On July 4 at Mt. Rushmore, President Trump praised Walt Whitman, Mark Twain, and Louis Armstrong; it was a significant political and cultural speech, comparable to Trump’s speech extolling Western civilization at Warsaw in 2017.
Trump also ordered a federal project called the Garden of National Heroes, mandating the artwork to be classical and “not abstract or modernist.” On the same day, The Washington Post published an article by a professor urging Americans to consider the global legacy of 1776 as furthering “white supremacy.” The Post wasn’t the only one. While major news outlets focused on the evils of America, Trump vowed to defend America’s positive legacy and save George Washington, Thomas Jefferson, Abraham Lincoln, and Teddy Roosevelt, the four icons on Mt. Rushmore.
One recent book saw this split coming. The War on History: The Conspiracy to Rewrite America’s Past by Jarrett Stepman, published in October 2019, argued that this tipping point was coming sooner than one expected.
Trump might have been an unlikely messenger of cultural conservatism, but structural forces would compel this binary because that is the nature of politics during times of Hobbesian social strife. Incidentally, Stepman points out that it was Trump who warned about the slippery slope and argued that reshaping history won’t stop at Confederate monuments, as revolutionary movements have a momentum of their own.
“Trump’s insinuation that activists would turn their attention to the Founders after they were done with Confederates was mocked by many in the media and even some historians on the premise that the difference between the Founders and the Confederates would be obvious to Americans,” Stepman writes. Yet, in recent weeks, statues of Washington, Jefferson, Lincoln, and Roosevelt were toppled or desecrated, not to mention the same treatment for statues of Christopher Columbus, Andrew Jackson, Spanish Catholic saints, and even, for some reason, Ulysses S. Grant and Frederick Douglass.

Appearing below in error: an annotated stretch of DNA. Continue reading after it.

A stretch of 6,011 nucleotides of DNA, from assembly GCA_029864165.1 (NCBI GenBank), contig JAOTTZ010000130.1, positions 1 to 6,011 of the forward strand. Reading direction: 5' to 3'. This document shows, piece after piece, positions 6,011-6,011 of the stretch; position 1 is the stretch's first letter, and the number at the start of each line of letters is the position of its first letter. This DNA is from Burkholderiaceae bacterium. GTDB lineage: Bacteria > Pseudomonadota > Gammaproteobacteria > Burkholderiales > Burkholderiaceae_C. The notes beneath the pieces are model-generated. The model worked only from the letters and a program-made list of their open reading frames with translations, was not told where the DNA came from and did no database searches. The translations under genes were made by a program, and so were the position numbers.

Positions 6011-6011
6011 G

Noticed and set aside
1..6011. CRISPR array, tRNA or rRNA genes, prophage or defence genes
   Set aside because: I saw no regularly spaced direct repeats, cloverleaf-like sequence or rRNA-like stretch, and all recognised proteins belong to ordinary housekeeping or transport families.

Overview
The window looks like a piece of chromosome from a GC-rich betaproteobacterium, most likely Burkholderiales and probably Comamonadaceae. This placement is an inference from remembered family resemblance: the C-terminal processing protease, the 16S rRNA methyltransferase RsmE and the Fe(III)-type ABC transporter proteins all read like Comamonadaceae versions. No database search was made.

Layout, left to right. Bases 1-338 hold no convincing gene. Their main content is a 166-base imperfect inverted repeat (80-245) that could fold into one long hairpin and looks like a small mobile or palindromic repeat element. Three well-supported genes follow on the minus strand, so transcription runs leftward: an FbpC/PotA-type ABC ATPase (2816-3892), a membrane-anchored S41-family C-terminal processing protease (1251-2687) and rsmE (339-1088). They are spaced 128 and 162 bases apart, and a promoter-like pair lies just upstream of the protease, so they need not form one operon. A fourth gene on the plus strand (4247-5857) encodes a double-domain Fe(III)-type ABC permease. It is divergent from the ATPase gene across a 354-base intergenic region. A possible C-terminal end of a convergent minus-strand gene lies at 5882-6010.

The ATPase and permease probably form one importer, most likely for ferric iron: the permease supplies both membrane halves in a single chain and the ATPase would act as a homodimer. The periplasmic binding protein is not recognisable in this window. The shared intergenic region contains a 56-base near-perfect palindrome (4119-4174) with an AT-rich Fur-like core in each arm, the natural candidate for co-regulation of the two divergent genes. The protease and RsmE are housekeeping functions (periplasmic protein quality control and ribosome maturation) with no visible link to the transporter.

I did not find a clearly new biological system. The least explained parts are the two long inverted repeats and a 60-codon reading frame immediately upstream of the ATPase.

The war on history didn’t stop at the Confederates.
Stepman writes that the attacks on the Founders typically start with Jefferson and that once Jefferson falls anywhere, there won’t be any stopping. The attacks also have a distinct pattern, “with the emphasis now on what the Founders didn’t do (abolish slavery) rather than what they did (build the foundations for the freest country in human history).” If that seems far-fetched, recall that the majority of these decisions are essentially elite-driven to appease a very vocal minority. The majority opinion is increasingly irrelevant.
“The famed Christ Church in Alexandria, Virginia, which Washington attended for years, decided to take down a plaque in Washington’s honor in the name of inclusivity,” he notes. Likewise, at the University of Virginia, president Teresa Sullivan only mildly condemned the vandalism of a Jefferson statue—the founder of the university.
Another angle, increasingly evident in this “war on history,” is the issue of class.
Center-right analysts do not much think of class, but it is a curious and understudied phenomenon. Most of the so-called “woke” protests, whether on campuses or in newsrooms or city streets, are led by the upper-middle-class and college-educated. Most of the “villains” are those who were once considered “men of the people.” This is by far the most interesting sociological phenomenon in recent years. Consider the current antagonism against Andrew Jackson and Teddy Roosevelt. Stepman writes: